When Pat Murphy was at Arizona State, he recruited a Glendale Community College pitcher named Eddie Bonine.

Murphy, now the manager for the Tucson Padres, liked Bonine's fierce competitiveness and pitching potential. He wanted him to be a Sun Devil - bad - but never got him.

Now he does.

Bonine, 31, was signed by San Diego last Friday, the day he was released by the Diamondbacks organization. On Tuesday, he was sent to Triple-A Tucson.

"He talked to me during spring training with the Diamondbacks," Murphy said before Tucson lost to Colorado Springs 13-5 on Thursday night at Kino Stadium. "We hadn't seen each other for years and we had a nice conversation. It's just ironic that, a month later, he's with us."

Murphy said the organization is impressed by Bonine's up-and-coming hard knuckleball. The Padres essentially see him as the next R.A. Dickey.

Bonine compares his pitch to Dickey's because of its speed -most knuckleballs flutter, while Bonine throws harder - and said he's likely going to study up on the Blue Jays ace's film.

However, Bonine won't be filing his nails anytime soon. He doesn't dig into the ball like Dickey; instead he uses his fingertips.

Bonine was born in Georgia but grew up in the Phoenix area and attended Glendale Mountain Ridge High School. The Padres drafted him in 2003. He made his major-league debut with the Tigers in 2008. In 62 big-league appearances, Bonine has gone 7-3 with a 4.74 ERA.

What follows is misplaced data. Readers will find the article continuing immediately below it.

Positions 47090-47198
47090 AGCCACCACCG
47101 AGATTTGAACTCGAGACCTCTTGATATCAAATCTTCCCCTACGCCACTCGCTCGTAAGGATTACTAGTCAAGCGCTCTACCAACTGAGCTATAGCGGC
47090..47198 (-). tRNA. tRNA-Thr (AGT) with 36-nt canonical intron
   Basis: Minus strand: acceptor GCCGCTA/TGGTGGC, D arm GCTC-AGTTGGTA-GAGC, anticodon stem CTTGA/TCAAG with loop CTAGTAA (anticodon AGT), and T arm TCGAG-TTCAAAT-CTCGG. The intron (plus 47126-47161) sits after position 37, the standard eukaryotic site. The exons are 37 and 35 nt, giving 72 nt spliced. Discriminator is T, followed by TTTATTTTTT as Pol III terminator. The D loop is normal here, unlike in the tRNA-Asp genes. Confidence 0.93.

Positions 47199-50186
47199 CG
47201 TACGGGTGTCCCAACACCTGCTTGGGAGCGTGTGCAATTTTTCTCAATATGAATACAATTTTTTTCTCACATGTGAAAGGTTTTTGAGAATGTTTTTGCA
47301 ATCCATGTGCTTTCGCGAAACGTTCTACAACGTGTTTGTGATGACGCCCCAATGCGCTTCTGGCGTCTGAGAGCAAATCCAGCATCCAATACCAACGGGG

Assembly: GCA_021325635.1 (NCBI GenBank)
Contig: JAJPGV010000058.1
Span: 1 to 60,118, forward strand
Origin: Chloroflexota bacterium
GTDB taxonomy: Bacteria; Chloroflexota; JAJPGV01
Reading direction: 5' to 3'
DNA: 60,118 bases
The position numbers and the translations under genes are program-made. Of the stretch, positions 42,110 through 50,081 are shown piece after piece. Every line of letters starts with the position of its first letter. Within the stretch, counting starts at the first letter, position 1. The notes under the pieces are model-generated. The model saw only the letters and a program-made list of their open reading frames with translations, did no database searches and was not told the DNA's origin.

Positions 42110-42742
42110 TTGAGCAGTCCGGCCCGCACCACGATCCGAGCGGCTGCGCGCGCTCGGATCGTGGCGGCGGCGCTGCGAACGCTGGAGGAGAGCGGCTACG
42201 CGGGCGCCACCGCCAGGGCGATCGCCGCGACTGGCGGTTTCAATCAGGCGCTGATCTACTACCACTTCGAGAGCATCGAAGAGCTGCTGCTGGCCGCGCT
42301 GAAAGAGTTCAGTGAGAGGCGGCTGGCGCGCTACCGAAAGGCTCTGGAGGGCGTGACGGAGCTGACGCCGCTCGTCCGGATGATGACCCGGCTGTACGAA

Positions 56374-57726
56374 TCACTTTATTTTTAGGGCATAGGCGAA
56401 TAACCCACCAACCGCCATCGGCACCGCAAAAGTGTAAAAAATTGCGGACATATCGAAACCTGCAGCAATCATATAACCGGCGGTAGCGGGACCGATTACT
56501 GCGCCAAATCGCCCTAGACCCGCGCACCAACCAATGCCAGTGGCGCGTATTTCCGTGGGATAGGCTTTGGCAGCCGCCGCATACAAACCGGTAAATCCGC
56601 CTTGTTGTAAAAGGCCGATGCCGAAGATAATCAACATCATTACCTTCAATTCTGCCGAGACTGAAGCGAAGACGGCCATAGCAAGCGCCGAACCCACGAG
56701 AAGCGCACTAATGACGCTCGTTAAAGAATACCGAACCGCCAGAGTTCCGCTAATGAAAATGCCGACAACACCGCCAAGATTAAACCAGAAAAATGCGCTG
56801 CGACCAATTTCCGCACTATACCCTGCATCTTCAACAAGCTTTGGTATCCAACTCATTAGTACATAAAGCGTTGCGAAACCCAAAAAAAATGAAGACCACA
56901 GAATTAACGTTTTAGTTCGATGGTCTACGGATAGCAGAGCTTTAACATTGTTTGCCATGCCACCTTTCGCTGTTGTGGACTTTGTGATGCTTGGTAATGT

"It's nice being back in Arizona and it's definitely nice being back with the Padres," Bonine said.

Bonine has thrown a hard knuckleball since he was in junior college, and threw the pitch during his first stint in San Diego's organization.

Now, the Padres want to see him perfect it.

"They wanted me to go that route," Bonine said. "They feel there's a future in that and it was going to be a little bit of a transition process figuring out a routine that works for me with that pitch and getting that rhythm down that it takes to throw it."

Tuesday's start at Fresno, his debut with Tucson, was the first time Bonine threw around 75 percent knuckleballs. He gave up six hits and two earned runs in three innings for the loss.

"I threw some good ones and threw some bad ones and I think that's going to be part of the process," Bonine said. "To try to throw a ball in the strike zone with no rotation, there's a lot of things you have to fit together that's going to lead to that end result being good."

Murphy agreed that the knuckleball is easily one of the hardest pitches to throw, especially consistently, but he believes Bonine has the potential to master the pitch.

Bonine is hoping that his best is still to come.

"With the organization behind me as far as pushing to go that route hopefully it's going to be that next chapter in my career, Bonine said. "Hopefully it prolongs it a little ways."